was two physicians--Gareth Andrews (an anesthetist from the Sydney suburb Darlinghurst) and Richard Stephenson (an ER doc from Dunedin). They planned what they were calling a 1250-mile unsupported crossing of the continent, starting at the north side of Berkner Island, heading to Pole, and finishing at the upland edge of the Ross Ice Shelf. Their map seemed to indicate they'd be using the Reedy Glacier rather than the South Pole Traverse route. They planned to get to Union Glacier on 5 November and fly to their Gould Bay starting point the next day...as of the 7th they also were still stuck in Punta Arenas. They flew to Union Glacier on 12 November, on the 13th they flew to their start point on Berkner Island, and they set out the next day. As of 24 November they'd traveled 161km. By 21 December they'd reached the Antarctic Plateau and were at 84S. On 9 January they decided to end their trek at Pole...and by the 11th they were about 130 miles from Pole. They arrived on 19 January.

The Spirit at PoleThe Spirit Lives
was a six-person project by the Australian Defence Force...consisting of leader Emily Chapman with Jack Forbes, Vincent Carlsen, Sean Taylor, Tim Geronimo, and Kelly Kavanagh. Not a lot of detail on their route except that they were to begin at the Messner Start and finish on the Ross Ice Shelf, descending from the plateau using the Reedy Glacier. They were to be resupplied twice. They arrived at Union Glacier on 17 November...no blog updates since then, but as of the 24th they'd traveled 74km per their website map. Alas, they were not posting blog updates except on their tracking map, but as of 21 December they'd reached 84-49'S. By 12 January they'd reached 8845'S. It's not on their website, but on 7 January, the team announced on their Twitter feed that Emily and Tim had abandoned the trek for health reasons at Thiel Corner (8505'S-8047'W), their Camp 32, on about 21 December. They reported that Tim had "Polar thigh" (chilblains). The remaining 4 team members reached Pole on 18 January, as seen in the photo at right from their Twitter feed.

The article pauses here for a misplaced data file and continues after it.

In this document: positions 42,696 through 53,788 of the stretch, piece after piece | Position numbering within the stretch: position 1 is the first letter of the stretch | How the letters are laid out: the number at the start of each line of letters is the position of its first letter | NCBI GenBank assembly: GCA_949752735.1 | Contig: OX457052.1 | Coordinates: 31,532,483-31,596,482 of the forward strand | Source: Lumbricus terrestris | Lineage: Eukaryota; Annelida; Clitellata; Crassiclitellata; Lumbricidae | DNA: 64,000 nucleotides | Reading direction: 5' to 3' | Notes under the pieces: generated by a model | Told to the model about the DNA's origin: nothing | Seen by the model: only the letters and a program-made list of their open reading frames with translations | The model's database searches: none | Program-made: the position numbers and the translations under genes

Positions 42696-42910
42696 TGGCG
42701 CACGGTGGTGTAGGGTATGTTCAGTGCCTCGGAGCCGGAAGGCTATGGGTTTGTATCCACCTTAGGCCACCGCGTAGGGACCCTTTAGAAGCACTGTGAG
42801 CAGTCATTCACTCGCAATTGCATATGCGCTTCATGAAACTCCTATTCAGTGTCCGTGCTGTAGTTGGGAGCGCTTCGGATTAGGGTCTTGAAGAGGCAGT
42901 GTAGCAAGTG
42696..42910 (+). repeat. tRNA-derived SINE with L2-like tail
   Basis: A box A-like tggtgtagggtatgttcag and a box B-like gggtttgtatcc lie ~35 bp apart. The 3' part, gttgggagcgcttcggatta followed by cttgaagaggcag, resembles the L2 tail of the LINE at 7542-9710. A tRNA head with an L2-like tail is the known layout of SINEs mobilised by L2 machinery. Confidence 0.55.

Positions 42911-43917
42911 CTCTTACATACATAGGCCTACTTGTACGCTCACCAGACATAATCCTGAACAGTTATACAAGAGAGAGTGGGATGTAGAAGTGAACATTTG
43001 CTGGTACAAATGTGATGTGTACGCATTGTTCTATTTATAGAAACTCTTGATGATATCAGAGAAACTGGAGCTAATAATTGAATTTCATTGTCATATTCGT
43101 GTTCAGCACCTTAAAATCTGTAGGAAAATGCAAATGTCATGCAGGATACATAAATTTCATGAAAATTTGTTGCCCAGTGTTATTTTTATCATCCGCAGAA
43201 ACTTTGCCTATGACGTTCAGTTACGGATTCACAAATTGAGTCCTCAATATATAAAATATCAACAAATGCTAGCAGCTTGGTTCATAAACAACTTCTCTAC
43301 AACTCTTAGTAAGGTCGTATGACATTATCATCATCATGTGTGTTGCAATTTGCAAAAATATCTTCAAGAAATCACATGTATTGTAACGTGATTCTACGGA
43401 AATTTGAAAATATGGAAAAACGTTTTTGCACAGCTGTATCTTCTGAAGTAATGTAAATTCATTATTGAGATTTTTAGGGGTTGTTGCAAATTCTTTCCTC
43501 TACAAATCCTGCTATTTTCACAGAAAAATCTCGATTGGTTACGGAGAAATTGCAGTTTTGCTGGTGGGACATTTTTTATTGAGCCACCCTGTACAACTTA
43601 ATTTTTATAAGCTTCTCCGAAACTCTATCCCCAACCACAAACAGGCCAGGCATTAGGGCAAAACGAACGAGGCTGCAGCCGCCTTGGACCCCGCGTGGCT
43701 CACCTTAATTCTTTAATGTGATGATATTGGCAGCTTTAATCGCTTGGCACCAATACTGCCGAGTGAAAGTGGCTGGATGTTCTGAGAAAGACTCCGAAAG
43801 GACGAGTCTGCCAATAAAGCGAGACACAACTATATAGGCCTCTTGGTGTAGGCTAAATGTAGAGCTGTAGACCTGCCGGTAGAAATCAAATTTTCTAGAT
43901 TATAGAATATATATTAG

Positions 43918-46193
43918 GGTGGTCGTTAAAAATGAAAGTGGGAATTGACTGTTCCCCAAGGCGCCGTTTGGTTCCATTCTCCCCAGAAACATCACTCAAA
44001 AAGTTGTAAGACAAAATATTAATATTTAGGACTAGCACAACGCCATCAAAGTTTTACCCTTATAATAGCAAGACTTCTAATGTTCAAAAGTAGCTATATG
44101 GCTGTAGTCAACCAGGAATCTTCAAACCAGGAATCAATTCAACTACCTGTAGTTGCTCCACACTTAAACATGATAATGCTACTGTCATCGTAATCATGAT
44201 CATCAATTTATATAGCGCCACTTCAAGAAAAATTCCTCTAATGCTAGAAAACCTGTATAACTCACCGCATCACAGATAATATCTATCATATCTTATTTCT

Other planned expeditions included...
 Eric Phillips' team next to the Pole marker
Eric Philips (tracking map)
guided three Austrians--Alexandra Guryeva, Jens Neumann and Stefan Prucker, on an unsupported trip to Pole on a new route from Filchner Ice Shelf to Pole via the Support Force Glacier...549 miles in 50 days. They started on 23 November and reached Pole on 11 January. Eric believes that this route might pave the way for the first full ski crossing of the continent, as it is virtually crevasse-free, with minimal sastrugi (compared to other routes used this season) and favorable winds. At right is a hero shot of the group at the new Pole marker, from Eric's Facebook page.

Siv Harstad
a Norwegian musician who was the first Norwegian woman to summit Everest from the south side as well as Mt. Vinson, proposed a Pole trip in 2022-23, but things didn't work out, so he did a shorter 560 mile kite-ski trip south from Thor's Hammer to...79S, where she gave up and got a flight back north, eventually getting to Cape Town on about 7 February.

Abandoned! Antarctica Unlimited (Italian language site)